When Thimbleweed Park was first announced, I fully expected it to look like from the 80s. I love Marks art to death, but I was wondering, how much more affordable all the work would have been if the 80s style was strictly kept, and Gary would have done the entirety of all art. Yes, such a game would look simpler, and even further limit the audience - but how much of a difference might that be, in the end? People who aren’t afraid of pixels would still go for it, I’m sure.

Like mentioned above - I couldn’t have been more excited about the much simpler look back then. When Mark was brought in, I was still excited, but I do remember thinking that, after making look as nice as Thimbleweed Park with Mark, we’d be right back with the hesitation that most people have with retro games. Going back. Who wants to go back to the 80s when you can have the 90s? To contrast this with: who wants to go back to the 90s when we could have the here and now.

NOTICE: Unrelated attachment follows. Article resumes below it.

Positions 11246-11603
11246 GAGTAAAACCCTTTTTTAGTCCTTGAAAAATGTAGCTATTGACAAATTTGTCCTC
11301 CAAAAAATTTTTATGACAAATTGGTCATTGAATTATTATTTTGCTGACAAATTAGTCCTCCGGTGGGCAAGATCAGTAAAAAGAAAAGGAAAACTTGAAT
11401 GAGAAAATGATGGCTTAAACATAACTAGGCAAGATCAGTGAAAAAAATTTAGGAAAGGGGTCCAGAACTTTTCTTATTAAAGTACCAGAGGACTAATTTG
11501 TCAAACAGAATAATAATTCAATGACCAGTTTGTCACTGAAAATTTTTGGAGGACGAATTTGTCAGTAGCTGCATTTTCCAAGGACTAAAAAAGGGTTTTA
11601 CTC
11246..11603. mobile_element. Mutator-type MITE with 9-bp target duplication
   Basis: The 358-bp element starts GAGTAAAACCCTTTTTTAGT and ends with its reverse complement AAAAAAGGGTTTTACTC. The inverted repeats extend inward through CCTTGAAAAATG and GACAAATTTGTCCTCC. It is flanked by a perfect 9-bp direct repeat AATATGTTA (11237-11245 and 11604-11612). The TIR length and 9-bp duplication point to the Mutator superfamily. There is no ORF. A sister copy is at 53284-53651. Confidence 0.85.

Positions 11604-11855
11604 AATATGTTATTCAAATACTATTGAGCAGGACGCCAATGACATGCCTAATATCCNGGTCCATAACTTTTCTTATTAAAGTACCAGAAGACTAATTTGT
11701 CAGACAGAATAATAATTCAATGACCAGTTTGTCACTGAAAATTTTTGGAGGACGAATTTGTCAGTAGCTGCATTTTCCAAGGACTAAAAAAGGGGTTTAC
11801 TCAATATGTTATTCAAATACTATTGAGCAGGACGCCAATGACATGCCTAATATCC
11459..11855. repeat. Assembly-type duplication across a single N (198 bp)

It might feel cheap looking to some to see a retro 80s style game next up, but I sure would think it would be cheaper to make. The niche players like me, would still happily buy something that, because looked very much like a C64 or PC Maniac Mansion or Zak.

Damn I was hoping this would be so much more successful. I always hoped David would make another game as well, with Ron and Garys help.

Next time you get more cash on a Kickstarter than expected. <3 Feel free to pocket it and call it profit. Please do. :slight_smile:

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There are places in Thailand or Malaysia that are very beautiful, they look a lot like Monkey Island, and life is very cheap there. you could move there and write code under coconut trees, so you can cut expenses in half and continue your art undisturbed. And you get odalisques as an added bonus.

Obviously.

I just hope that both the upcoming ports and the boxed version of TWP will sell well.